Mayor Emanuel, Department of Water Management Announce New Strategies to Increase Minority Participation
Construction Contracts Smaller to Provide Opportunity for More Firms to Win Business; Include 10% Upfront Payment to Provide Operating Capital Support; Contractors Required to Hold Job Fairs in Neighborhoods
Mayor Rahm Emanuel today announced the Department of Water Management (DWM) is changing its bid process to increase minority participation and diversify hiring for companies who will receive more than $350 million in construction contracts to install 160 miles of water mains throughout Chicago in the next three years.
"We are making a commitment to not only increase opportunities for minority-owned firms, but also to diversify hiring by contractors who receive work from the City of Chicago," said Mayor Emanuel. "Improving our infrastructure is long-term investment in our city and improving opportunities for minority-owned firms is an investment in our communities."
DWM is dividing its current three geographical regions into seven areas, each of which will receive services under a separate contract ranging from $50 million to $90 million. By reducing the overall geographic responsibility, smaller minority firms with lower construction bonds will be able to responsibly bid for contracts.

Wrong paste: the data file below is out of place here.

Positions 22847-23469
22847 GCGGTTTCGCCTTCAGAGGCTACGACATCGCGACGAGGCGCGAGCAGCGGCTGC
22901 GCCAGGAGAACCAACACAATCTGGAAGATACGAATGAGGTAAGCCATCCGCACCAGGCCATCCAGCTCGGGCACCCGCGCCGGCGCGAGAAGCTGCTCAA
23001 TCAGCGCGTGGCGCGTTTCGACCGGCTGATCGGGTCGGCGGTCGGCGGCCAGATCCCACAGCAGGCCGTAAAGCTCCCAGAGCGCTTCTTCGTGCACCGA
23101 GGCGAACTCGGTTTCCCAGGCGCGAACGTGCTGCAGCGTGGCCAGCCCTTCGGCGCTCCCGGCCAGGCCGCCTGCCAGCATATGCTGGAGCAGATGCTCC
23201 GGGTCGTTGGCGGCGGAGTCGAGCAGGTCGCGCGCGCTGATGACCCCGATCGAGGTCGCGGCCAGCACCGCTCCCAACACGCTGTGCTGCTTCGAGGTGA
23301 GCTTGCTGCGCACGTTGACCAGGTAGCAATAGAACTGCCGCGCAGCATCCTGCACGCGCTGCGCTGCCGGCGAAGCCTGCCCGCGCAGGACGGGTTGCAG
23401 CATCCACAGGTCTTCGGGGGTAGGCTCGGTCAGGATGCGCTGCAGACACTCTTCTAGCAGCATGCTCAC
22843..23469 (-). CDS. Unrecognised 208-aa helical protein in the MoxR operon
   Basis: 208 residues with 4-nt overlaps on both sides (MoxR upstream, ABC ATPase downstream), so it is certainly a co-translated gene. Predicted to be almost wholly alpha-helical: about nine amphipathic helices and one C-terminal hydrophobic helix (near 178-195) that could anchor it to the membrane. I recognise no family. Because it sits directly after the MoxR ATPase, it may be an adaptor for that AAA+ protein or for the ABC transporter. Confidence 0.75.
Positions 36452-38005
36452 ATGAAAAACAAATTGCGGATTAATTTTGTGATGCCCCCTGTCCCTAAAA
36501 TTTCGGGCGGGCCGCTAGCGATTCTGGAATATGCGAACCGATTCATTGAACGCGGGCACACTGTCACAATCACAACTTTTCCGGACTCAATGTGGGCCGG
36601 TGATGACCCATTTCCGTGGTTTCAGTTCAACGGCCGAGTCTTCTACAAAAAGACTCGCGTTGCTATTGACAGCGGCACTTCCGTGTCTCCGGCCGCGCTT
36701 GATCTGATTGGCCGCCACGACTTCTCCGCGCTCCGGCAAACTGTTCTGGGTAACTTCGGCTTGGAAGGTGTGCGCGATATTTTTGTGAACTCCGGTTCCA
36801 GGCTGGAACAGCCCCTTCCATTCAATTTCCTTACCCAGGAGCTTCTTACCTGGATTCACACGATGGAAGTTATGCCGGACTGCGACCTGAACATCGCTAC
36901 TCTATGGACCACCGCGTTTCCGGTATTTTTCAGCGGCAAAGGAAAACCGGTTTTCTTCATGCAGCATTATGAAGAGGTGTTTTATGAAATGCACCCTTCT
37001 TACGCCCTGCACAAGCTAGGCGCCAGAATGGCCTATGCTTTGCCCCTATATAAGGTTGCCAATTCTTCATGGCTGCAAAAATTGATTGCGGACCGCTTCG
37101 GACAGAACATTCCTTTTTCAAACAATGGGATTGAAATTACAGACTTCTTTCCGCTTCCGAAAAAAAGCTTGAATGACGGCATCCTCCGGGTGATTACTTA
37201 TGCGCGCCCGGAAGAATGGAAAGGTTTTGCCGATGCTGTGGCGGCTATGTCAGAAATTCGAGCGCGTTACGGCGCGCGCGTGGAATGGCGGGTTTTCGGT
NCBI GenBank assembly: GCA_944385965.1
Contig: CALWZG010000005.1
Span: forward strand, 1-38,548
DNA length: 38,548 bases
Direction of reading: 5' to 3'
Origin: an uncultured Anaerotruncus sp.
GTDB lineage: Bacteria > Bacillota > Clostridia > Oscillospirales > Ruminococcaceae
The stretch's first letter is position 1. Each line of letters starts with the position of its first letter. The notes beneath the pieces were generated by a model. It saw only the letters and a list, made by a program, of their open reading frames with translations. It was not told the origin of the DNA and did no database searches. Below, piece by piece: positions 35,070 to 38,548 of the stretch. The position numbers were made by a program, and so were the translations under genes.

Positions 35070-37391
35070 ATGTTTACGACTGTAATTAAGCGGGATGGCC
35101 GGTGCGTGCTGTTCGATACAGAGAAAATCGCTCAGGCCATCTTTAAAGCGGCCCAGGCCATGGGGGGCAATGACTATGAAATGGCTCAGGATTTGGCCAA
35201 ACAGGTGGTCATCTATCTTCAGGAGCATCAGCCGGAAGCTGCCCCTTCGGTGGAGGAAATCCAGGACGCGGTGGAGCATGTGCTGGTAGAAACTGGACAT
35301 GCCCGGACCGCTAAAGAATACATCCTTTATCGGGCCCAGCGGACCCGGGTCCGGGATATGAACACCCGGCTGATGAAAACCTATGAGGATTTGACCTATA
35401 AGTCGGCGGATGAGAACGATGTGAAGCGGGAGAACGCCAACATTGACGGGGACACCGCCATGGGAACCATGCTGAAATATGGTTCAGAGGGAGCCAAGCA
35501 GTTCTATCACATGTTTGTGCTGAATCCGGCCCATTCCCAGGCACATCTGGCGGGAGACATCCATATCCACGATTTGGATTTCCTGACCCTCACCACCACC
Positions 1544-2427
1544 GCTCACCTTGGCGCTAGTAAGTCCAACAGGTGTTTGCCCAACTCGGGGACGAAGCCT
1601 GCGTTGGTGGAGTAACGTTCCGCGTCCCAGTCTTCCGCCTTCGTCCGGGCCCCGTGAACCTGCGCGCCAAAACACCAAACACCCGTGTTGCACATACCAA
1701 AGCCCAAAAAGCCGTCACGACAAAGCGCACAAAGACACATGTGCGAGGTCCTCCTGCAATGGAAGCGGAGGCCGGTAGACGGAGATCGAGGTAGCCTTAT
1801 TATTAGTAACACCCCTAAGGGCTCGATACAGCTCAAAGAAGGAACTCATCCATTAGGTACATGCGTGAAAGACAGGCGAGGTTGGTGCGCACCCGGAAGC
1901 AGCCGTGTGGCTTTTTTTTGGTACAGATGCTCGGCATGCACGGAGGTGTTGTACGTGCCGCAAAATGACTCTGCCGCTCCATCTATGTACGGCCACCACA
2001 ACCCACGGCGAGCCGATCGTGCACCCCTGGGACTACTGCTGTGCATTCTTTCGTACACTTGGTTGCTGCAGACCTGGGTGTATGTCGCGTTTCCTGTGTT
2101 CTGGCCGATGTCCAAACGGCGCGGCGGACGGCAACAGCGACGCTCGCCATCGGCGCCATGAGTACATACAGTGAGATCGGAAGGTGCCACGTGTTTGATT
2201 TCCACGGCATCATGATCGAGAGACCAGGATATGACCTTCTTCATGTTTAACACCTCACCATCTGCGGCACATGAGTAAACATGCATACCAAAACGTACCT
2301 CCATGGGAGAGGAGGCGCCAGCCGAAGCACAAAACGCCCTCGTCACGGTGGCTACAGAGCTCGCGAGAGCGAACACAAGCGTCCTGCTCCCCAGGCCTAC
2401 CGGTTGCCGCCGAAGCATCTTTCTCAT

"By reducing the scope and size of contracts, we are increasing the opportunities for minority-owned contractors who may not have the staff or equipment to successfully bid on contracts with larger responsibilities," said Thomas H. Powers, P.E., Commissioner of the Department of Water Management.
As part of a winning bid, DWM will provide an initial payment of 10 percent before work begins to give contractors with limited access to capital another revenue source with which to purchase materials.
"Providing a payment upfront allows contractors to immediately purchase materials, overcoming another obstacle for smaller firms that may have limited access to funds," said Powers. "We believe the advancement of funds will also result in more opportunities and lower construction costs."
Also, DWM is requiring all contractors to organize job fairs in the communities in which the work is being done to provide neighborhood residents with the opportunity to be hired. Contractors will be required to report the results of the job fairs and their hiring as part of the contracts.
DWM expects to advertise the first six contracts within the next week.
The new bid requirements continue the City's efforts to increase opportunities for residents in neighborhoods throughout Chicago. Throughout the past year, DWM worked with Local 1092 Laborer's Union to develop an apprentice program that resulted in the hiring of 75 residents as Laborer's Apprentices who will continue a two-year training program. At the start of the program and every six months during these two years, the Union will provide two-weeks of training at its facility at no cost to the City.
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